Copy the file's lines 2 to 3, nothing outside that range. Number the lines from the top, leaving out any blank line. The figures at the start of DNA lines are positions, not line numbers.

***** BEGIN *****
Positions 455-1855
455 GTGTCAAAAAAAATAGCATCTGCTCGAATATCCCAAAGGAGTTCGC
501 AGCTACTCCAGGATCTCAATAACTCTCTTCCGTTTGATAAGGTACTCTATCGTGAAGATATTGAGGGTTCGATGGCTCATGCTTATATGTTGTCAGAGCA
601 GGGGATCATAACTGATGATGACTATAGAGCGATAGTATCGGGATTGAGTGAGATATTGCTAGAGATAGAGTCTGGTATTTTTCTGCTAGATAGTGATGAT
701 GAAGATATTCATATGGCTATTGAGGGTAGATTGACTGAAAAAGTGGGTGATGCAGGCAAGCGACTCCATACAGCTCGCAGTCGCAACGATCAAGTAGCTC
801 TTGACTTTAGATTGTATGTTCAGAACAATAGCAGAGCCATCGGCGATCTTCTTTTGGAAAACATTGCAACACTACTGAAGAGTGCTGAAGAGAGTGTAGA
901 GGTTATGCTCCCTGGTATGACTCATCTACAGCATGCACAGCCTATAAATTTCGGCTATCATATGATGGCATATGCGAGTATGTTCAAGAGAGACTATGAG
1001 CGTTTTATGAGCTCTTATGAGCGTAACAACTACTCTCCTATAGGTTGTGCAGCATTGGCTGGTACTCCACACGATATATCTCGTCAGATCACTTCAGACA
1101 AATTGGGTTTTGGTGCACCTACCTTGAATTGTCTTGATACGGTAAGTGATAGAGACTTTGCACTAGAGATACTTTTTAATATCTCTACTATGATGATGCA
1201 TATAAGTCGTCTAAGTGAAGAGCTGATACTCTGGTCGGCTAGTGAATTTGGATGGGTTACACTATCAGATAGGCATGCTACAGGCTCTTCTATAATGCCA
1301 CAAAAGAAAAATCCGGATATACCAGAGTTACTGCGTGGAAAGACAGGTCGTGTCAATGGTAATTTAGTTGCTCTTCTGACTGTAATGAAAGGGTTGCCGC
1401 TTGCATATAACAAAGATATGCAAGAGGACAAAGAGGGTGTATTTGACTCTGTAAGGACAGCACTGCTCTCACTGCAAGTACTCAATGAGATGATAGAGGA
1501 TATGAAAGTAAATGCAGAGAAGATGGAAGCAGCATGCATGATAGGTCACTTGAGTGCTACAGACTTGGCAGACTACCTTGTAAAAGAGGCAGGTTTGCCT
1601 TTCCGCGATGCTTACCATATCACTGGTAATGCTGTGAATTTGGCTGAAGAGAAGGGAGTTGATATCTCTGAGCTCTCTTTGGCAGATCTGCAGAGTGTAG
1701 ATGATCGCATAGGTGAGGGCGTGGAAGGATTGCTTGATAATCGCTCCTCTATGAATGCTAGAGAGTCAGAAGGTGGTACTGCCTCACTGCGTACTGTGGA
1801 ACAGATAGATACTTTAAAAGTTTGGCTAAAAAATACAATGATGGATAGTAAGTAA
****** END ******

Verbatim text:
455 GTGTCAAAAAAAATAGCATCTGCTCGAATATCCCAAAGGAGTTCGC
501 AGCTACTCCAGGATCTCAATAACTCTCTTCCGTTTGATAAGGTACTCTATCGTGAAGATATTGAGGGTTCGATGGCTCATGCTTATATGTTGTCAGAGCA